Counties join in rally for funding

By daniel walsh

EAST BRUNSWICK — Residents from Middlesex, Union, and Somerset counties called for state tax reform during a rally last week at the Vocational and Technical High School in East Brunswick.

The New Jersey School Boards Association (NJSBA) led residents in calling for a $1 billion statewide decrease in property taxes that would be matched dollar for dollar by an increase in state income taxes.

The proposal, which has been endorsed by the NJSBA’s membership, would provide property tax relief for 92 percent of taxpayers, according to NJSBA studies.

The plan would essentially change how school taxes are raised by shifting much of the burden to funds raised by income taxes.

"It’s really a fundamental change in school funding," said Charles Reilly, the president of the NJSBA. "Senior citizens out there want to support schools, but can’t because of limited incomes."

Judith Peoples, the NJSBA’s senior associate director for Government Relations, said that the rebalancing of state revenue would have no impact on local school budgets. Rather, it is a rebalancing of funding sources, not a tax increase.

"Right now, 60 percent of school funding comes from property taxes, while 40 percent comes from the state," Peoples said. "We want to rebalance that to about 50-50."

The logic behind the plan is to place the tax burden upon those who can pay and essentially tax the rich.

"Ninety-two percent of property and income taxpayers will come out ahead or even," Peoples said. "This will tax the highest 8 percent more."

Peoples contrasted the plan with Gov. Christine Whitman’s tax rebate plan by referring to it as a temporary solution. In times of economic downturn, the state Legislature can reduce or eliminate the rebate, Peoples said.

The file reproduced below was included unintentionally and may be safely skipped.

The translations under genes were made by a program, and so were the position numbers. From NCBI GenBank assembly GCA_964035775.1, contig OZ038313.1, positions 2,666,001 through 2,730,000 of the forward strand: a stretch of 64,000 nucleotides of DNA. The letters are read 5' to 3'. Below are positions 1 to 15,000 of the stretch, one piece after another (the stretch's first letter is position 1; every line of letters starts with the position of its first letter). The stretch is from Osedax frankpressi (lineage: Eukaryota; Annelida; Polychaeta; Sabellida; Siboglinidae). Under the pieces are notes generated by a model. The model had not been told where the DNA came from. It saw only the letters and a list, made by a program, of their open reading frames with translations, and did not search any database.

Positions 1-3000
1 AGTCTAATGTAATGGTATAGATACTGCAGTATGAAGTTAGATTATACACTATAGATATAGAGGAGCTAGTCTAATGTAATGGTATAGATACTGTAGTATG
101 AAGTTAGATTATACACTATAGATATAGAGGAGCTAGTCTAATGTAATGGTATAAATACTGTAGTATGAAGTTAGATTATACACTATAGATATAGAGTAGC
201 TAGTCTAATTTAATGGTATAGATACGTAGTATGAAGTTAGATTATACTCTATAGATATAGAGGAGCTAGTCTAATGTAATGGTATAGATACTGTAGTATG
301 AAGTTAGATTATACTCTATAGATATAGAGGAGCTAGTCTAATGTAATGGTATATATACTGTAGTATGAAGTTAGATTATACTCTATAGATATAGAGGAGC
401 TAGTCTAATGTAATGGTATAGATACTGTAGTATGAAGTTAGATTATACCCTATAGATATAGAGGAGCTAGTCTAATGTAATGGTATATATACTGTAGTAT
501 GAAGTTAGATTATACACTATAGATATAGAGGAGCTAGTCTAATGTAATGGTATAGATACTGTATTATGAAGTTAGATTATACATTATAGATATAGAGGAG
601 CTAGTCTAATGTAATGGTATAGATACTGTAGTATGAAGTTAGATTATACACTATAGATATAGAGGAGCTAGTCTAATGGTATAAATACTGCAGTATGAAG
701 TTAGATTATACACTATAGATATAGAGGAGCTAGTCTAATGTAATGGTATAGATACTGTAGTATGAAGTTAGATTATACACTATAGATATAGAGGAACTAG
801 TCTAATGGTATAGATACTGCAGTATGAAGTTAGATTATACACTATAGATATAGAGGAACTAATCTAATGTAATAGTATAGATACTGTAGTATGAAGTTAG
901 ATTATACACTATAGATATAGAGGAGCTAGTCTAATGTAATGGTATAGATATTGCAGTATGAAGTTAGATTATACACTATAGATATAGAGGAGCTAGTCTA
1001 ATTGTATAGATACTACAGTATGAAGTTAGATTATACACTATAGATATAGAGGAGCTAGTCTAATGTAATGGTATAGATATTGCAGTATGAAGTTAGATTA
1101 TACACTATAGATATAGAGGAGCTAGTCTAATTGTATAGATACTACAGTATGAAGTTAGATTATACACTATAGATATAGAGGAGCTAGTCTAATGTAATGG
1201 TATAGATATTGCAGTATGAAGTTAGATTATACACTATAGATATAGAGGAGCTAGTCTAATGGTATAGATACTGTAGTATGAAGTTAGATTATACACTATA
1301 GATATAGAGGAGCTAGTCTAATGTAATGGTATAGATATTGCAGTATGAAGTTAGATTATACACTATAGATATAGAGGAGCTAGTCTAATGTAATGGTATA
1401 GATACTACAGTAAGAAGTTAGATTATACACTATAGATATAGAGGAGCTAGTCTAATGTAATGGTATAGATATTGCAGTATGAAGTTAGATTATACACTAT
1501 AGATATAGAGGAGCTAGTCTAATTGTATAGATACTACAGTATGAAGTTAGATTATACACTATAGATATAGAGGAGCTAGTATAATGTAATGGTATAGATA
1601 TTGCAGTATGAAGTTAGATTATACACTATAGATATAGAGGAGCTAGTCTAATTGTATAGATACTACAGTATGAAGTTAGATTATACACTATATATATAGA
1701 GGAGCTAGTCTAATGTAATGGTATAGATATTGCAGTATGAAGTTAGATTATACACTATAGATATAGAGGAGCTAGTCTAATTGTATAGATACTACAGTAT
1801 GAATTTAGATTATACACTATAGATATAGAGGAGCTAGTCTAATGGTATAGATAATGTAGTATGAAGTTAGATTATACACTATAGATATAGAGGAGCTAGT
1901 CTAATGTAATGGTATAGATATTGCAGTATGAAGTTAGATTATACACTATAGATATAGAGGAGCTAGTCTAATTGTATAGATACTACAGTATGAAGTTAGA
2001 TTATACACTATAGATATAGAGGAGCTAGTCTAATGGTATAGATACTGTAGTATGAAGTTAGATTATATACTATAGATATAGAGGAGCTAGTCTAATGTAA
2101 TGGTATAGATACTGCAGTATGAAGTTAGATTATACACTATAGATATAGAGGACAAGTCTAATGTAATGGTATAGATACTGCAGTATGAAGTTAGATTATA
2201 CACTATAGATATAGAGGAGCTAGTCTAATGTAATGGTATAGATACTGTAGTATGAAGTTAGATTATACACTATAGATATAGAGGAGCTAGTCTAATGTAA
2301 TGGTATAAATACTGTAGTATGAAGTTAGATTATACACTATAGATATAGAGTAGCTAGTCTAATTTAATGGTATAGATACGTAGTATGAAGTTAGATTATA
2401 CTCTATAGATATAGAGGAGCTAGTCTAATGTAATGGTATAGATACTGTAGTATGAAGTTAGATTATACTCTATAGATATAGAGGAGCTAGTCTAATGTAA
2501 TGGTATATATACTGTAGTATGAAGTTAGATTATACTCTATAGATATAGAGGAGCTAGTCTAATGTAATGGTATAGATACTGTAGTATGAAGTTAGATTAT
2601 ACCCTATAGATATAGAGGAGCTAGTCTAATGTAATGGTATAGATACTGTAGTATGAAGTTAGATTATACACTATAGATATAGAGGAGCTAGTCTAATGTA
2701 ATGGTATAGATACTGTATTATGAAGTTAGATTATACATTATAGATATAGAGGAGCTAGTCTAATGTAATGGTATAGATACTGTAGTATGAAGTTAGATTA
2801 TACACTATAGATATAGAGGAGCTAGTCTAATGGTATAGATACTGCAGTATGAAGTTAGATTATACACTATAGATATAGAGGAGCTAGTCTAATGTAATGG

The plan drew support from county school board leaders and others of the crowd of about 40 people who attended the presentation.

"We all have a concern about property taxes because of those groups of senior citizens who regularly come out to defeat school budgets," said Lorraine Aklonis, the Union County SBA president.

State Sen. Joseph Vitale (D-19) said that he understood the logic behind the plan, but felt that many politicians would be hesitant to support it.

"You’re up against some difficult arguments," Vitale told the assembled residents. "The last time we did something like that, in 1991, the Democrats got kicked out of office. It’s a very sensitive issue. It’s a very difficult argument to make, and it’s going to be difficult to get the Legislature and leaders of both parties to embrace this."

Just the same, Vitale said that he understood and agreed with the motivation to push for such a plan, but he was not sure whether or not he would support it.

"I’m willing to engage the dialogue," Vitale said. "We need comprehensive reform. I’m certainly supportive of that issue. I’m just not sure that’s how we’re going to do it."